Fiction – paperback; Penguin; 288 pages; 2009.
The 2009 Booker shortlist gets announced this coming Tuesday, so I thought it was about time I reviewed one of the long-listed titles — Ed O’Loughlin’s Not Untrue & Not Unkind. I read it more than a month ago now but haven’t been able to muster up enough will power to review it because, to be perfectly honest, I found this an incredibly disappointing book.
I actually bought it long before the long-list was announced, having spied it at Dublin Airport back in mid-April. I was attracted by the story of a foreign correspondent working in Africa and liked the fact that O’Loughlin was a former foreign correspondent himself, so would no doubt know what he was talking about in the novel. Anne Enright’s coverline describing it as “the most exciting first novel I have read in many years” sealed the deal.
The story opens with Dublin-based journalist Owen Simmons riffling through the papers of a dead colleague and discovering a photograph that makes him reflect on his time, 10 years earlier, as a foreign correspondent in Africa. He then recounts an endless succession of events — genocide, war, corruption — that wouldn’t be out of place in Evelyn Waugh’s delicious satire about journalism, Scoop, but that’s about where the similarities end.
Instead of delivering a novel about those fascinating news events O’Laughlin chooses to focus the story on the people covering those events, so what we get is a kind of dry account of the camaraderie between an eclectic mix of foreign correspondents, freelancers and photographers. All of these people face enormous news-gathering challenges and experience some incredibly disturbing situations, but this tends to take a back seat to shifting love affairs and petty rivalries.
This would be perfectly fine if any of those characters were remotely interesting, but I found most of them dull, shallowly drawn and, occasionally, morally dubious.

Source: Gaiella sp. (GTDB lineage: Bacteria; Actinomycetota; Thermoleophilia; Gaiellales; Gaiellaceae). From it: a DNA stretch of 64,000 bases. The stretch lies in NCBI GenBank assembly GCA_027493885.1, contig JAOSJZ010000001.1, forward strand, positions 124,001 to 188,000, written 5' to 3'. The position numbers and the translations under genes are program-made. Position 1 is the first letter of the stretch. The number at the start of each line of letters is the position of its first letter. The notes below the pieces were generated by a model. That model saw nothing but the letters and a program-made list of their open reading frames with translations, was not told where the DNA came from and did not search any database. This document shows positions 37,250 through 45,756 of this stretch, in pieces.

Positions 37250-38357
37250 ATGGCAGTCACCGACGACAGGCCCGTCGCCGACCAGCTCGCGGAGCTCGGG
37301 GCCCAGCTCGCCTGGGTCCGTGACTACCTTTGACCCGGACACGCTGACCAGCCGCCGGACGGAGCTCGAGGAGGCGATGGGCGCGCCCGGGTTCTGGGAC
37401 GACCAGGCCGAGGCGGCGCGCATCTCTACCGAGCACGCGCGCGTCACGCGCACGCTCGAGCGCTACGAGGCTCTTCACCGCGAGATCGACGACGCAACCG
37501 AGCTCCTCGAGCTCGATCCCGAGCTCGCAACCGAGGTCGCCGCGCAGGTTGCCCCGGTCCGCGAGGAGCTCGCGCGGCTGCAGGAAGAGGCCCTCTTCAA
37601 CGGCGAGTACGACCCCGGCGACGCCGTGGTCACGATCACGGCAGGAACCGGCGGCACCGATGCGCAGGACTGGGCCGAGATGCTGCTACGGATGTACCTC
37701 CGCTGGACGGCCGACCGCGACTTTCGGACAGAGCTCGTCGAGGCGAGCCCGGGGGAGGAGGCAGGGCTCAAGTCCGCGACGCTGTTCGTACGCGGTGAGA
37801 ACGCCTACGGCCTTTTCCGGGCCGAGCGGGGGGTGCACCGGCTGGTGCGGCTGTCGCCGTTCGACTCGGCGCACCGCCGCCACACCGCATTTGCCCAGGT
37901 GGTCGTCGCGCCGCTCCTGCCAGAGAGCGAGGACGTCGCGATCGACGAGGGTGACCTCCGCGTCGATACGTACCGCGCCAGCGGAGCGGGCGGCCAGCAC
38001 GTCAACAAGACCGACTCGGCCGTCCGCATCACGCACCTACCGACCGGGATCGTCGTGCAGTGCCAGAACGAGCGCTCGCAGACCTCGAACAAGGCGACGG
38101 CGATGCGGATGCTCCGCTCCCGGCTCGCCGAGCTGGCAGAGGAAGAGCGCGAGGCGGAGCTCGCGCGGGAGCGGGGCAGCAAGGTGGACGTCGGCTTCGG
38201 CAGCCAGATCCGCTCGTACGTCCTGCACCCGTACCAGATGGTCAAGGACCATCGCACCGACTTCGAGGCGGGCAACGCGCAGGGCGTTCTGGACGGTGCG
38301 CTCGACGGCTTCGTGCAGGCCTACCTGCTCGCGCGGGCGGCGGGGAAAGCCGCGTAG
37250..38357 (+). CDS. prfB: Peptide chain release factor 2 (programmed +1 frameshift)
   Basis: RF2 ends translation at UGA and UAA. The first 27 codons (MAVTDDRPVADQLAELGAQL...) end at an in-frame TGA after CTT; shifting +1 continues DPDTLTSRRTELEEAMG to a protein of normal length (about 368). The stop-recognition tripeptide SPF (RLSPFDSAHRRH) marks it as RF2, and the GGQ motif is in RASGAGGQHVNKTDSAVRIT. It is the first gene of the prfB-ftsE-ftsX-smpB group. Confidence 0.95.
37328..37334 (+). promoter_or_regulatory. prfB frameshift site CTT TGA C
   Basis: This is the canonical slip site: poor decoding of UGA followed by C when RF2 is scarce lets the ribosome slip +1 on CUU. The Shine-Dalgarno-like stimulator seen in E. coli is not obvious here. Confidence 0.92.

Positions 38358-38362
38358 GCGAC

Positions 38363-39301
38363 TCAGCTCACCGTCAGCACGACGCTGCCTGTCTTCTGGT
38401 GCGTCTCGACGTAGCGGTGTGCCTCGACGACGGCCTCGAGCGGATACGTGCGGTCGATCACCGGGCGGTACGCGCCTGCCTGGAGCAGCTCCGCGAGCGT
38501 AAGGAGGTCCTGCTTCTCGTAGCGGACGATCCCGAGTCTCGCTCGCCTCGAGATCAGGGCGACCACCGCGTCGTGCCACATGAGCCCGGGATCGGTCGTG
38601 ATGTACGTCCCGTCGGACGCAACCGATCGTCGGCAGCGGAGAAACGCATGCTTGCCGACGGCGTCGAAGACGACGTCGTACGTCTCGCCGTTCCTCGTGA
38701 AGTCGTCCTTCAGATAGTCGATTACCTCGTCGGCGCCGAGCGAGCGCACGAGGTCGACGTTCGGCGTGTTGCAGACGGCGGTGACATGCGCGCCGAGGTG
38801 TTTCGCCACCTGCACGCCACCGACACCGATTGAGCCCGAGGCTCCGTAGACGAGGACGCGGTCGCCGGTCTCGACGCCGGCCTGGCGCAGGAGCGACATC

Sadly, the narrative suffers from a lack of drive, and the only time I felt it getting exciting — when a reporter, getting worn down by the news cycle, goes off the rails in his bedroom and throws a gorilla doll out the window in a fit of blind fury — it slides back into its normal plodding pace, with journos lolling around hotel pools or boozing up in hotel bars waiting for the next story to break.
What this all amounts to is a story that lacks emotion, which is difficult to square given the fact it’s set during some of the most devastating and violent conflicts in recent times. This is such a shame, because the book had all the right ingredients for a really powerful, hard-hitting and devastating read and what you get is something as dreary as watching grass grow.
Despite this, it’s clear that O’Laughlin can write: his prose style is clear and direct, and when he describes the landscape he really comes into his own, as the following passage demonstrates:
The wind chased us to the edge of town and there it halted. It was the strangest thing. Looking back, I could see a brown spire rising over the hills and rooftops, flecked with shreds of paper and plastic, and dust devils played like stray children on the scrub at the edge of town. But ahead of us the hot vacant road shimmered in the sun and there was no wind to trouble the massive indifference of the bush.
But beautiful writing isn’t enough when the story you’re telling lacks oomph. The only saving grace is the twist at the end, when Owen realises that sometimes your past can come back to haunt you…